First, we recall a basic principle in Hebrew, in Semitic languages in general: Words always start out life as a concrete something, and only later take on a conceptual meaning, or become an idea. The original meaning of tov is not “good.” […] The meaning is more basic, something concrete.
The King James Version translates these verses, “And God saw that it was good.” […] But that’s not what tov means in the Creation story. The original, biblical, concrete meaning of tov is more along the lines of “well-formed,” “well-wrought,” “well-crafted,” and these meanings make sense in the context of Creation. “Good” is conceptual, value-laden and suggests values that play no part in the early biblical narrative. Tov as “good” is a later understanding of the word, perhaps derived from its original meaning but it is not the original meaning.
Interesting! This seems to line up very well with my intuition.
So together, universal ideas, complexity, and preferences lead to an abstraction of the notion of perfection. Now, suddenly, houses can be more or less perfect in comparison not just to one another, but to some higher standard. Furthermore, this judgement is not made by the Author, for whom something is “perfect” when finished, but a judgement of the Beholder, whose judgement is based on past observations.
Each person, through a process of inference, has arrived at an abstract notion (“universal idea”) of what completion means. Then “perfect” comes to mean not the degree to which something is “complete,” but the degree to which it conforms to an inferred abstraction. Sound familiar?
Back to Spinoza:
Nor does there seem to be any other reason why men also commonly call perfect or imperfect natural things, which have not been made by human hand. For they are accustomed to form universal ideas of natural things as much as they do of artificial ones. They regard these universal ideas as models of things, and believe that nature (which they think does nothing except for the sake of some end) looks to them, and sets them before itself as models. So when they see something happen in nature which does not agree with the model they have conceived of this kind of thing, they believe that Nature itself has failed or sinned, and left the thing imperfect.
So far, “perfection” has involved two mistakes: First, we’ve changed the measure of perfection, replacing concrete completeness with an abstraction based on inference. Second, we’ve replaced the author’s estimation with the beholder’s.3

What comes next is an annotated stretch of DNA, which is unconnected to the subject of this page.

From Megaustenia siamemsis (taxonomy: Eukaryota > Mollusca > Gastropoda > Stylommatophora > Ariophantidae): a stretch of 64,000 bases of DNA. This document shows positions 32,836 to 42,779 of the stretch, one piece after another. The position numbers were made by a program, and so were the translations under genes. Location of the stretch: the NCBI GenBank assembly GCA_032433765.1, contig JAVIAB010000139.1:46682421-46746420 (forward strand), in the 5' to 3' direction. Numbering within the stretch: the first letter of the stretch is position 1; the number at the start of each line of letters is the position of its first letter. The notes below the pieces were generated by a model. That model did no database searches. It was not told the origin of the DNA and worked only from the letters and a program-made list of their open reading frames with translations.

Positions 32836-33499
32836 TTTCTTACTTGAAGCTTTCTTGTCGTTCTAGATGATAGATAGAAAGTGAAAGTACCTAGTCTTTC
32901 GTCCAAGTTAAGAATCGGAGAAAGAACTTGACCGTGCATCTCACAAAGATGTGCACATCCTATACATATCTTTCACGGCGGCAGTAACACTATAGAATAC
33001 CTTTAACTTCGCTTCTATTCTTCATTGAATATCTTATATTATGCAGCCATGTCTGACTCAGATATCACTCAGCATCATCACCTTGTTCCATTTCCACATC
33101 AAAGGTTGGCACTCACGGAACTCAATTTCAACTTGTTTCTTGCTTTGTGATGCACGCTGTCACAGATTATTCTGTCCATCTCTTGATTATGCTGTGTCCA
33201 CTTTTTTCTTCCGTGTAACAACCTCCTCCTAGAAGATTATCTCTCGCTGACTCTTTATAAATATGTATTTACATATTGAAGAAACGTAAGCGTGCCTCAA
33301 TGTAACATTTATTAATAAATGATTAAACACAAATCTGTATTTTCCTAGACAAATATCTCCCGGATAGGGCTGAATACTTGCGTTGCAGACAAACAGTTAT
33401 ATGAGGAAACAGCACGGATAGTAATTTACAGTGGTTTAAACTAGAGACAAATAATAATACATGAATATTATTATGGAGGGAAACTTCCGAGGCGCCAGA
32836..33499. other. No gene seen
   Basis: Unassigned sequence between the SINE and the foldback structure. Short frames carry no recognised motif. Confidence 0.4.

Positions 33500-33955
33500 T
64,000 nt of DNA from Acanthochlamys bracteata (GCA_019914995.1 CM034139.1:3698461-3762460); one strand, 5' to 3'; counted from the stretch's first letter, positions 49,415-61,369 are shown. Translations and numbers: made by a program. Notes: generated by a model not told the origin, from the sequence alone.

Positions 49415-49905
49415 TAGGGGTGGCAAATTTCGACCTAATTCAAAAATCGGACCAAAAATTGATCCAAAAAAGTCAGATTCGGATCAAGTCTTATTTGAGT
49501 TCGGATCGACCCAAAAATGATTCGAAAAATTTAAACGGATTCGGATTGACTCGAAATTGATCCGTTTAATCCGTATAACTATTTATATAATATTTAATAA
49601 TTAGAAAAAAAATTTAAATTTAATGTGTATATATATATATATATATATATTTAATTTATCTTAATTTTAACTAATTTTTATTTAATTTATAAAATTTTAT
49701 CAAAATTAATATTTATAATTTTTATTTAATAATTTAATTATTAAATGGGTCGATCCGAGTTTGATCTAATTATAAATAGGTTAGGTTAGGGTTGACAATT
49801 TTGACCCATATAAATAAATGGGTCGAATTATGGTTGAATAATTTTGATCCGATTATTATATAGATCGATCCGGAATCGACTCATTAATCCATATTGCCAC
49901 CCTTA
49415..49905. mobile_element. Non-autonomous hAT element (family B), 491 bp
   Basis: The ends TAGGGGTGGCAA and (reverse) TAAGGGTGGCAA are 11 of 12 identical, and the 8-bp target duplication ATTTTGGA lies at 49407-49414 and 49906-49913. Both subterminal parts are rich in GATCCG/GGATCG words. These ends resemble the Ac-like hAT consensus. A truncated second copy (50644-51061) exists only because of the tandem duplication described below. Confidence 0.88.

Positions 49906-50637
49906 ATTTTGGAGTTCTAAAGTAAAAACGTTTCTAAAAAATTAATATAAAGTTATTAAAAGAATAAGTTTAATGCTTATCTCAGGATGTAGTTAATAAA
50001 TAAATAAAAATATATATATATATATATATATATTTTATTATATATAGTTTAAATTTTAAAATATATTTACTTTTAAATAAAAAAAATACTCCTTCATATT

Here, Spinoza introduces a third mistake: We assume that nature operates like a human, which is a form of anthropomorphism.
Humans operate with ends in mind. They behave teleologically. I mentioned this tendency offhandedly in discussing the “Western” tendency to see the present as the telos of the past.
I suspect this is because reason itself comes from two sources which are much more teleological than nature is. These are:
- Immediate indexical reality, where if you drop something, it breaks, with simple causality that is readily learned. Animals must have this kind of reasoning.
- Social reality, where people act (or believe themselves to act) with goals and reasonably straightforward motivations. These are harder to learn but still possible; and possibly it is social pressure — i.e., the need to reason about the social consequences of actions — that allows anything like “abstract reason” to arise in the first place.
It is not that causality does not apply in nature. It’s just that simple causality is far less common than it is in the case of man-made things or situations — the glass that breaks when dropped, the person who retaliates when struck.
But the horse does not gallop — nor the human think — because of any goal. There is no simple causality as with an object in the hand, nor any intentionality as in social action.
Spinoza thinks this anthropomorphism is a mistake. Nature is not teleological. We only think it is because we lack the ability to apprehend things that there is no need (evolutionarily speaking) for us to apprehend.
This is at the heart of Darwin’s thinking, but you can see it already in Spinoza. Schopenhauer (who thinks nature is teleological) points also to Lucretius and to Francis Bacon as non-teleological thinkers. I hope to treat those other thinkers in the coming months.
I continue the discussion of abstraction here.
- It strikes me that this must be the sense still used in the imperfect tense; “I was thinking…” implies the thinking could still be incomplete.↩
- As Anil Seth argues in his new book, even perception/manipulation of objects in the world requires a process of inference. In this view, both “real objects” and “abstractions” are the phenomenological results of processes of inference. The only difference between the two is the degree to which the perception is “controlled” by the environment.↩
- Arguably, Plato makes these first two mistakes and then a third mistake that the abstractions are somehow more “real” than the instances that produced them.↩